Among the many topics discussed was the Lincon Planning
Commission’s recommendation to deny a request to allow pygmy goats
to be kept as pets within city limits.
The planning commission had met on June 19 and heard a petition from
Kaitlyn Heffren and Kenny Skirven, who own two pygmy (dwarf) goats.
The goats are kept in the backyard of their home in Lincoln.
Heffren and Skirven gave complete details about how the animals are
cared for, and how they have heard from their neighbors that the
goats are not a bother to the community.
After much discussion, the commissioners concluded that while they
feel Heffren and Skirven do take good care of their goats, because
it would be opening the door for anyone in town to acquire pygmy
goats, they felt they had to deny the request.
Tuesday evening at the council meeting, Skirven came with his young
daughter. The meeting was running very long and his topic hadn’t
come up. So, he left before getting a chance to speak to the
Building and Safety officer John Lebegue gave the council a summary
of the decision made at the Planning Commission, offering their
recommendation to deny the request.
During the discussion, Jonie Tibbs mentioned that she has read where
there are animals in the city such as snakes and monkeys. She said
it was her understanding that the neighbors around the family don’t
seem to mind the goats. She added she’d heard that some of the
neighborhood dogs are a bigger bother than the goats. She also
commented that the goats had been on the property for three years.
Lebegue commented on Tibbs’ last statement, saying the family had
said they have had them for three years, but he didn’t know if that
was the case. He said he couldn’t imagine that someone would not
have called before now if that were the case.
In addition Lebegue said that he had heard from a neighbor who said
the goats were a bother, and that her children didn’t like the smell
of them. Furthermore, he said a recent television news-bit had
included a neighbor not objecting to the goats. Lebegue said the
news-bit had been cut and edited to look like that neighbor approved
of the goats, when he did not.
Michelle Bauer asked about potbellied pigs in the city, saying
that they were a trendy pet. Lebegue said he knew from firsthand
experience through his sister that potbellied pigs become a problem
for pet owners as they grow. He noted his sister’s pig got very
large and obnoxious. He took the opportunity to tell the council
that the Planning Commission is looking at revising city ordinances
to address exotic pets.
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Melody Anderson said as a pet owner herself, she sympathized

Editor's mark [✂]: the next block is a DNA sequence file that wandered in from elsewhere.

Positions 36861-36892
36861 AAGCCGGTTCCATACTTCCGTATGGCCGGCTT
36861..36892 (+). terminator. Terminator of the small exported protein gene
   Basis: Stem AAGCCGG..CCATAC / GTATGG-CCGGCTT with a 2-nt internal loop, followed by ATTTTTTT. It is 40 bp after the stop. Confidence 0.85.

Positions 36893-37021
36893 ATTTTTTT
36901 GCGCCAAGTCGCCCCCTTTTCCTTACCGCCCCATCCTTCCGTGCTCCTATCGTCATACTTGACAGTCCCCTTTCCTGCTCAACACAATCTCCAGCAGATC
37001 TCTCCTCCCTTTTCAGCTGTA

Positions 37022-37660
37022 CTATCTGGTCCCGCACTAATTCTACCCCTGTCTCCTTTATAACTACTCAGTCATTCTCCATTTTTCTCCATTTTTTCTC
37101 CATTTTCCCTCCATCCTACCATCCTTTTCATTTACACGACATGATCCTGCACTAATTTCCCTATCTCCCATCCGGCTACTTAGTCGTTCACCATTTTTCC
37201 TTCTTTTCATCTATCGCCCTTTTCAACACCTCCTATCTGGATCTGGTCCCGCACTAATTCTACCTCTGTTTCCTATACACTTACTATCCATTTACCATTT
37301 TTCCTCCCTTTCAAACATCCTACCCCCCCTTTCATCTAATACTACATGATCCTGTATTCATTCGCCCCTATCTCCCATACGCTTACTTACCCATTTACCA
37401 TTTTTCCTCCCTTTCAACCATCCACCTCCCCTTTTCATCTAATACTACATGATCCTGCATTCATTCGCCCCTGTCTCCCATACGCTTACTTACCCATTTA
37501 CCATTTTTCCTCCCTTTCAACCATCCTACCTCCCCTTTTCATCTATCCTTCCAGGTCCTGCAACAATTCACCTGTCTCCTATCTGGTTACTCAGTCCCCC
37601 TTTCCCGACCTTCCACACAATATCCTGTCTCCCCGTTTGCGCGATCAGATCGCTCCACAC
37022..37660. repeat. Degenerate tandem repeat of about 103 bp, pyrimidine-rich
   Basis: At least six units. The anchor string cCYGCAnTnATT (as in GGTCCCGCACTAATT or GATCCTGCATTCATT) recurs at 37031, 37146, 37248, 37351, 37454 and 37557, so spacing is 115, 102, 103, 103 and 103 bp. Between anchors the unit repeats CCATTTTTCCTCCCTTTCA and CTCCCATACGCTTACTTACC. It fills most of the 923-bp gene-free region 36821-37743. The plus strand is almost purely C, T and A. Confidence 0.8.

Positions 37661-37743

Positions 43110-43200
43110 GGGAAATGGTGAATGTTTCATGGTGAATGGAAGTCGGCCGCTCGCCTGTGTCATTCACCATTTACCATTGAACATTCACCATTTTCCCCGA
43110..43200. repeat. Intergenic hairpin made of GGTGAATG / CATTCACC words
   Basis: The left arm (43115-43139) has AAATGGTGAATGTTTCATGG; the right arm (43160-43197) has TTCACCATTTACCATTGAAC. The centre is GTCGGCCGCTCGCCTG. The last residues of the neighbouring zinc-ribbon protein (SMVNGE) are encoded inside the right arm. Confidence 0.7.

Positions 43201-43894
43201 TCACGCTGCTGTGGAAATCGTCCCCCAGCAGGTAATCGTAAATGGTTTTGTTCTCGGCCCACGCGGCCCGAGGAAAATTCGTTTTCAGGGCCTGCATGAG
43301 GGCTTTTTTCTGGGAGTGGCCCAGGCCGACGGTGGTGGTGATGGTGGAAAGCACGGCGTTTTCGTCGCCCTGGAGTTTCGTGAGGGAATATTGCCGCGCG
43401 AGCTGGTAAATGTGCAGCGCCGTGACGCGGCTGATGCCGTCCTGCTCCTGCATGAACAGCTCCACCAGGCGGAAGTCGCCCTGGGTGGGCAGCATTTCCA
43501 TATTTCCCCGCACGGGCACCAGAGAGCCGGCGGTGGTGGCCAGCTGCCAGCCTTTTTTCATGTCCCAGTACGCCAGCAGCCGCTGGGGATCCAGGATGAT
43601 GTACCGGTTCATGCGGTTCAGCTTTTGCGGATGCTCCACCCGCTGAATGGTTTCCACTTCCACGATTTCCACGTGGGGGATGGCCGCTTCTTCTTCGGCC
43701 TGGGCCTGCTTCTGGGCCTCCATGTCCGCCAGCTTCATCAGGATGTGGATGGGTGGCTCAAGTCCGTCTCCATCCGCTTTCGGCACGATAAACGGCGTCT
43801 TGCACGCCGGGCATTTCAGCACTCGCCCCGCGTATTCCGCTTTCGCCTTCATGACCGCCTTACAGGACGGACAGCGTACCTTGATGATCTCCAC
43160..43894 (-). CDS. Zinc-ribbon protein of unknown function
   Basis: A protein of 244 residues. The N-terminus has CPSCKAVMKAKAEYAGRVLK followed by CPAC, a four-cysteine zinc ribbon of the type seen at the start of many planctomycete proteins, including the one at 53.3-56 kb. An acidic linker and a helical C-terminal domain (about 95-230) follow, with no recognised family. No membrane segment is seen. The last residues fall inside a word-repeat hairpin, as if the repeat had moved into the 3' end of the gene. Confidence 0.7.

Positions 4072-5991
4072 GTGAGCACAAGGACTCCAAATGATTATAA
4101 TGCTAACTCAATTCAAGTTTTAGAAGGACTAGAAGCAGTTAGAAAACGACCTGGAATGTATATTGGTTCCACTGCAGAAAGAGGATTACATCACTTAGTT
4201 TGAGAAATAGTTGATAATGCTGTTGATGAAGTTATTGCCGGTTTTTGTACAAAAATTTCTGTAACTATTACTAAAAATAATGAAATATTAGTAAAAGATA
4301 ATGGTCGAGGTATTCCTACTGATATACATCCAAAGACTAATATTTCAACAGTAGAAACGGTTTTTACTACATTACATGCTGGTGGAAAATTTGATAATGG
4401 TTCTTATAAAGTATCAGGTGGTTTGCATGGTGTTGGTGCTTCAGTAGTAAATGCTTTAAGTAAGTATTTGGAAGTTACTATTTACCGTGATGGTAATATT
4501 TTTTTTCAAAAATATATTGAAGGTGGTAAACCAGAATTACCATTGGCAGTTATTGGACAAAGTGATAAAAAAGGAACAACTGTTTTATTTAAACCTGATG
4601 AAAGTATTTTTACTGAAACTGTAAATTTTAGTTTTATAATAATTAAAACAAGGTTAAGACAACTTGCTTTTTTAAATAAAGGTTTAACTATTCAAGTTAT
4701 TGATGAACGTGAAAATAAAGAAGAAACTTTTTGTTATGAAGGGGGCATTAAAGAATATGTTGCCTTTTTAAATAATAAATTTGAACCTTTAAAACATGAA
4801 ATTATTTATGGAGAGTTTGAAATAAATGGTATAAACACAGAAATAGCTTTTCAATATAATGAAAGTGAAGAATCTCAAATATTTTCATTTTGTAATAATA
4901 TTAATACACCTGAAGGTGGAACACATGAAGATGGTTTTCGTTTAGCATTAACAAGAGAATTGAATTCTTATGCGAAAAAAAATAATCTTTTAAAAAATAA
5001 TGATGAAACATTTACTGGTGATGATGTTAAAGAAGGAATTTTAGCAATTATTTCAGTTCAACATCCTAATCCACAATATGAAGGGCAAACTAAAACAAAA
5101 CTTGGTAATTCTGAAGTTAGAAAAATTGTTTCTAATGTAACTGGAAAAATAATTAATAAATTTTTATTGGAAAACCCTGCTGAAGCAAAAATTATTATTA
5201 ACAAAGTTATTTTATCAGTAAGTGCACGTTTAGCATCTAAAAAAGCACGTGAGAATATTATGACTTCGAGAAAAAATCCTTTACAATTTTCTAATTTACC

with the family. She said that while Heffren and Skirven may
take good care of their animals, her concern would be with those
in the future who might acquire animals and not take care of
them. She commented, “There is always somebody who ruins it for
those who do take care, and my fear, what it opens up.”
Marty Neitzel asked how this related to the exception made for
horses. Lebegue said the commission had created very specific
regulations on the horses, and this denial would have no effect
on that allowance.
Tom O’Donohue said he had personal experience with pet goats
because his mother had owned one. He said the animal had not
been a bother, and as far was waste was concerned, the goat was
easier to clean up after than a dog. O’Donohue said he did get
it, that a pygmy goat could be considered a pet.
City treasurer Chuck Conzo spoke up saying he had seen the
goats, and they were no larger than his Pomeranian dog. He said
he thought it was good that children be taught responsibility
through the care of animals. He also suggested the council might
want to give Heffren and Skirven an opportunity to come back to
the council, seeing as how they had to leave before their topic
Tibbs agreed. She wondered if this should be held over to a
later date, and commented, “Right now I think everyone would
vote in favor of the little goat.”
Bauer countered that the council should consider the
recommendation of the Planning Commission. She noted, “The
planning commission voted no. I think we have to stand behind
that; only because, we can’t vote based on this particular
family. Unfortunately, and because this opens a can, it opens an
opportunity. But more importantly the Planning Commission
already voted, ‘No,’ unanimously.”
O’Donohue then asked, “If the Planning Commission already said
no, why is the council discussing it?”
With that comment, the topic closed and shifted on to other
items on the agenda.
According to Lebegue, after consulting with city attorney Blinn
Bates, when the commission votes to deny a petition, the city
council is not required to vote on the issue unless they wish to
veto the commission.
[By NILA SMITH]